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Software, IEE Proceedings -

Issue 1 • Date Feb 2000

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  • Supporting dynamic QoS management functions in a reflective middleware platform

    Page(s): 13 - 21
    Save to Project icon | Click to expandQuick Abstract | PDF file iconPDF (688 KB)  

    Reflection has recently been applied in a variety of settings to introduce more openness and flexibility into designs. The paper builds on the authors' previous work in applying reflection to the design of middleware platforms by considering the role of reflection in supporting the dynamic QoS management functions of monitoring and adaptation. It is argued that reflection provides strong support for such functions and indeed, the approach offers important benefits over alternative implementation strategies. A pilot implementation of a QoS management scheme is discussed and evaluated, and examples of the use of this approach are given View full abstract»

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  • Qualitative formal method for requirements specification and validation of hybrid real-time safety systems

    Page(s): 1 - 11
    Save to Project icon | Click to expandQuick Abstract | PDF file iconPDF (656 KB)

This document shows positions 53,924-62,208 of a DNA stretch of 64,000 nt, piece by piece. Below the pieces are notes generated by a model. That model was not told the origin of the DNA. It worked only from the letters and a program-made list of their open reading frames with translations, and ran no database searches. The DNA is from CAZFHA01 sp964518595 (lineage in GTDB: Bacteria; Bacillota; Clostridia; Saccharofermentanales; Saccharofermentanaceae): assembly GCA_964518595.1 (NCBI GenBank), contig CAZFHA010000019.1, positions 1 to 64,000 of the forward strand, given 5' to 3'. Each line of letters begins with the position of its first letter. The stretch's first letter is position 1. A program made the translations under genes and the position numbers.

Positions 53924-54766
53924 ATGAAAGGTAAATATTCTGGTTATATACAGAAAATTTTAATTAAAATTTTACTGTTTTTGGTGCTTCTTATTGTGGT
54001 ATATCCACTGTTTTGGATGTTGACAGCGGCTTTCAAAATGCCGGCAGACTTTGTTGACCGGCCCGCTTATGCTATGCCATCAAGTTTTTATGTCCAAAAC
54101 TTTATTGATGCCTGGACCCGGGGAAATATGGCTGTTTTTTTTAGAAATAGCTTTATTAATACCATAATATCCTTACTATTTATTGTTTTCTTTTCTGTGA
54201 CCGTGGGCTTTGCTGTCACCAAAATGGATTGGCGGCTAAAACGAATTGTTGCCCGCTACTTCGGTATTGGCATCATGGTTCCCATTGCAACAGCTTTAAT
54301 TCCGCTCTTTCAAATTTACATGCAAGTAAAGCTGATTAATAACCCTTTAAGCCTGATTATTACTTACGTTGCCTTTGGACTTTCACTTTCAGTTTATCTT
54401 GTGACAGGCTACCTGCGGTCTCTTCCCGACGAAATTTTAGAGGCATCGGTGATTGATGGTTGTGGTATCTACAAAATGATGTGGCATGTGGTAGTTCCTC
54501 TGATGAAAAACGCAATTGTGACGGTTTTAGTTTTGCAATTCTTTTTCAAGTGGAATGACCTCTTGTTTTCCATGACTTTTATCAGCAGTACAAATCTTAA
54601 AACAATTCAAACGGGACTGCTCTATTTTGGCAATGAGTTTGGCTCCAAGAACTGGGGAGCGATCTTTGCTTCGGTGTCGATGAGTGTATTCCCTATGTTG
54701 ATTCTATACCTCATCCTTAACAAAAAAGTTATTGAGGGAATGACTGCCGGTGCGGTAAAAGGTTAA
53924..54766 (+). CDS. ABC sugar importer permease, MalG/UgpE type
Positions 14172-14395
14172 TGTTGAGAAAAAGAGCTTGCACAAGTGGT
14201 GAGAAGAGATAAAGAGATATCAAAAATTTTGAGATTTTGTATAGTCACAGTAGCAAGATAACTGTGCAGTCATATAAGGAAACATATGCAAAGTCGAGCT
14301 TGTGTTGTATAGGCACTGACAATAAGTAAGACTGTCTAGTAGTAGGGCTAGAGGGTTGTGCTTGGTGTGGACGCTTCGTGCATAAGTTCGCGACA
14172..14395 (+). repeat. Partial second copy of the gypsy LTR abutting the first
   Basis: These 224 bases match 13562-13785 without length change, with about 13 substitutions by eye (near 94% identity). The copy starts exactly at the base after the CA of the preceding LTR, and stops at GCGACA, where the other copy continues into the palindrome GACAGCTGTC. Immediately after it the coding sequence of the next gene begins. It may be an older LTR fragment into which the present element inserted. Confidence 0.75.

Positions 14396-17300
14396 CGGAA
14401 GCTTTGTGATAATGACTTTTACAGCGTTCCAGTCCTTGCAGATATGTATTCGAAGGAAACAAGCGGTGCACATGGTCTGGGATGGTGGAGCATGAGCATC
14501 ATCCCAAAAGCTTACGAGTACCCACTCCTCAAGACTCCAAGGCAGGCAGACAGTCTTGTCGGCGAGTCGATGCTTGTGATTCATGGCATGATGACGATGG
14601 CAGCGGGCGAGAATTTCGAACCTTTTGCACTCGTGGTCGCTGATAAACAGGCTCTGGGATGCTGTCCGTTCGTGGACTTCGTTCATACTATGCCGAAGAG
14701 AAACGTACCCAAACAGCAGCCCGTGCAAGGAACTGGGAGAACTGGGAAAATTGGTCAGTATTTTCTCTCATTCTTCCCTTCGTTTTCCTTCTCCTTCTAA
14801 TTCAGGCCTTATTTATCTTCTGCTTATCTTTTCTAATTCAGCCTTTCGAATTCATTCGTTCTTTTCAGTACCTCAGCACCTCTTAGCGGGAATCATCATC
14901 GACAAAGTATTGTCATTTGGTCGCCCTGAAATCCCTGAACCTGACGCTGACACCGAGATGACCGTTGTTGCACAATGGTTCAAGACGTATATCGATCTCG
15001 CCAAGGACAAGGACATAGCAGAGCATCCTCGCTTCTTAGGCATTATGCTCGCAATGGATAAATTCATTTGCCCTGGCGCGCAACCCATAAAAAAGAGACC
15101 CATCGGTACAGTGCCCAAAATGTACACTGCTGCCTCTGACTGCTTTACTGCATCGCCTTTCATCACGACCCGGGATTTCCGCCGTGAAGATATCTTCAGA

The difficulties that engineers have in understanding and applying the quantitative methods in an abstract requirements phase are major obstructions in using formal methods for hybrid real-time safety systems. While formal methods technology in safety-critical systems can help increase confidence of software, the difficulty and complexity in using them can cause another hazard. The authors have proposed a framework for requirements engineering, called the qualitative formal method (QFM) for the specification and validation of hybrid real-time safety systems. The QFM emphasises the idea of a causal and qualitative reasoning in formal methods to reduce the difficulty of specifying and validating the software requirements of hybrid safety systems. They use the qualitative formal languages, Compositional Modelling Language and Causal Functional Representation Language in particular, to specify hybrid system dynamics and the required behaviour, respectively. The system behaviour has been simulated by the Device Modelling Environment, and validated against the required behaviour. Using the Shutdown System 2 of Wolsong nuclear power plants as a realistic example, they demonstrate the effectiveness of their approach View full abstract»

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